If the above-mentioned LDC-10 system is used as the error correction system, it is necessary for the sum of the number of bytes in the sector for generating the error correction code (ECC), that is the number of bytes of the digital data in the sector, and the number of bytes of the parity data, to be a multiple of 10. However, with the sector of FIG. 8, the number of bytes of the digital data is 1024 from D1 to D1024. If 4 bytes of the parity data shown in C1 to C4 are added to the 1024 bytes, the result is 1028 bytes, which is not a multiple of 10.

With the ISO-9171-2 write-once optical disc, it is prescribed that 12 bytes of from P1,1 to P3,4 be added along with 4 bytes of C1-C4 parity data as bytes for generating the error correction code (ECC). This gives the number of bytes of 1040 for generating the error correction code, thus satisfying the condition for the multiple of 10.

Using the digital data of 1024 bytes of D1 to D1024, 12 bytes of P1,1 to P3,4 and 4 bytes of parity data of C1 to C4, the error correction code is generated. E1,1 to E10,16 of FIG. 8 are the generated and appended error correction codes. SB1 to SB3 of FIG. 8 are synchronization bytes, with RS1 to RS59 being resynchronization bytes.

The P1,1 to P3,4 bytes are appended as bytes for generating the error correction code (ECC), while being also used for recording the address information of the sector in which to record the digital data and the address information of the sector of the replacement area. The replacement area means an area set for recording sector data to be recorded in a defective portion of a write-once optical disc (defective sector) in association with the defective portion, that is a sector for replacement.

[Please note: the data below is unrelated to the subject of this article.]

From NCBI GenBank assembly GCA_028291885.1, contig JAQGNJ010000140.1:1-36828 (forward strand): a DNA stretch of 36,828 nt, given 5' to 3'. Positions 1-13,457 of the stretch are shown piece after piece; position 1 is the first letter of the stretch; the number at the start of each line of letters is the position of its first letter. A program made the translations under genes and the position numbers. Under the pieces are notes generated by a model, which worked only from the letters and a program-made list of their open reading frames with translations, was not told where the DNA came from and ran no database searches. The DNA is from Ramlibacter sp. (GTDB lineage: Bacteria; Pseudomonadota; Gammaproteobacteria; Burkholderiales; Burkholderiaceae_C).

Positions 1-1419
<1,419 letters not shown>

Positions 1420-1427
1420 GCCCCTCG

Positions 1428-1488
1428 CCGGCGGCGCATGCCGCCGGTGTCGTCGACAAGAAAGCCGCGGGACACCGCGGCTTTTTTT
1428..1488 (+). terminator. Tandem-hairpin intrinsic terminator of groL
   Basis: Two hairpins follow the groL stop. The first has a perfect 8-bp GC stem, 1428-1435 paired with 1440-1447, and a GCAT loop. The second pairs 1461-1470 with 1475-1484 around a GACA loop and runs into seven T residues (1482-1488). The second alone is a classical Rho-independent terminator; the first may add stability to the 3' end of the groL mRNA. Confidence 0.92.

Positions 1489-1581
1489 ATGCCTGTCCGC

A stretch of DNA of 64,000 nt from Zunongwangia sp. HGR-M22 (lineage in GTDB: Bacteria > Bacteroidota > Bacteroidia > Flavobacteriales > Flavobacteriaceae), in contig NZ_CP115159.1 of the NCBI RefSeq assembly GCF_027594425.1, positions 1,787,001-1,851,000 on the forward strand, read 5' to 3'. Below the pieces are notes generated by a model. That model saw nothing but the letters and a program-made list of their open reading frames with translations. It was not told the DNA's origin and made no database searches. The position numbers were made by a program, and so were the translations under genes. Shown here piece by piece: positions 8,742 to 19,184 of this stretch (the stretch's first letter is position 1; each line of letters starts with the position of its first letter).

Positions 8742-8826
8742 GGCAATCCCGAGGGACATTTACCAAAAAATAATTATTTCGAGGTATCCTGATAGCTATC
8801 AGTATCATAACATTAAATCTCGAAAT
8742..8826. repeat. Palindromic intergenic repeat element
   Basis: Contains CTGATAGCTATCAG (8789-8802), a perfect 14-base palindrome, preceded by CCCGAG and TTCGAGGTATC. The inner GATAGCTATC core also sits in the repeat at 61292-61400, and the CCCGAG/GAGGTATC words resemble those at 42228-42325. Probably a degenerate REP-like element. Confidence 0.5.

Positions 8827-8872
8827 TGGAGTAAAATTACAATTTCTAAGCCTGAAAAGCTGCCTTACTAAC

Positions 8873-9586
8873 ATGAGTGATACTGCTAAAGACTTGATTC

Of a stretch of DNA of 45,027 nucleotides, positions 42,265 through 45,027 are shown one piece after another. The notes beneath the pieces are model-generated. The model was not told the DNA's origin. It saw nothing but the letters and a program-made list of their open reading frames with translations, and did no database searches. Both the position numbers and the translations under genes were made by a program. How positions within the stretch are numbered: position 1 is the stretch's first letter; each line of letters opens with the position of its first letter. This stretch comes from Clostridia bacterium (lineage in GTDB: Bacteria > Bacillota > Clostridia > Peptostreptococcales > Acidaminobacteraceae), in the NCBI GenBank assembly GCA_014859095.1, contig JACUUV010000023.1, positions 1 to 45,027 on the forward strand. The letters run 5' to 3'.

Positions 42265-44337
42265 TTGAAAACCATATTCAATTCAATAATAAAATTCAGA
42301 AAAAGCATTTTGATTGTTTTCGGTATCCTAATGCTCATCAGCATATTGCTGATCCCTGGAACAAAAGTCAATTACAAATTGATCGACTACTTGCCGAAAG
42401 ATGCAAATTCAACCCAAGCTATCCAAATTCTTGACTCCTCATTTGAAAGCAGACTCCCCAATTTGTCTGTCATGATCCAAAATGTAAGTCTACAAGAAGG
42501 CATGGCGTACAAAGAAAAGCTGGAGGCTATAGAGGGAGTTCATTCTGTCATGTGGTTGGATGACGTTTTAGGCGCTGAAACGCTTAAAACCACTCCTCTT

The sector address information and the address information of the sector of the replacement area are recorded on the write-once optical disc in the following manner.

The address information of the sector recording the digital data is recorded in each byte of P1,1, P1,2, P1,3 and P1,4, while the address information of the first sector usable as the replacement area is recorded in the respective bytes of P2,1, P2,2, P2,3 and P2,4. In P3,1, P3,2, P3,3 and P3,4, there is recorded the same information as that recorded in P2,1, P2,2, P2,3 and P2,4.

Specifically, as the contents of the address information of the sector for recording the digital data, upper bytes of the track number of the sector are recorded in P1,1, P1,2, P1,3 and P1,4, while lower bytes of the track number are recorded in P1,2, the sector number of the sector is recorded in P1,3, and "FF", for example, is usually recorded as dummy data in P1,4. Also, as the contents of the address information of the sector for recording the digital data, upper bytes of the track number of the sector are recorded in P2,1, P2,2, P2,3 and P2,4, while lower bytes of the track number are recorded in P2,2, the sector number of the sector is recorded in P2,3, and "FF", for example, is usually recorded as dummy data in P2,4. In P3,1, P3,2, P3,3 and P3,4, there is recorded the same information as that recorded in P2,1, P2,2, P2,3 and P2,4.

Thus, with the write-once optical disc conforming to ISO-9171-2, the dummy data "FF" is recorded in three bytes of P1,4, P2,4 and P3,4. In the present embodiment, the above time information is recorded in place of the dummy data.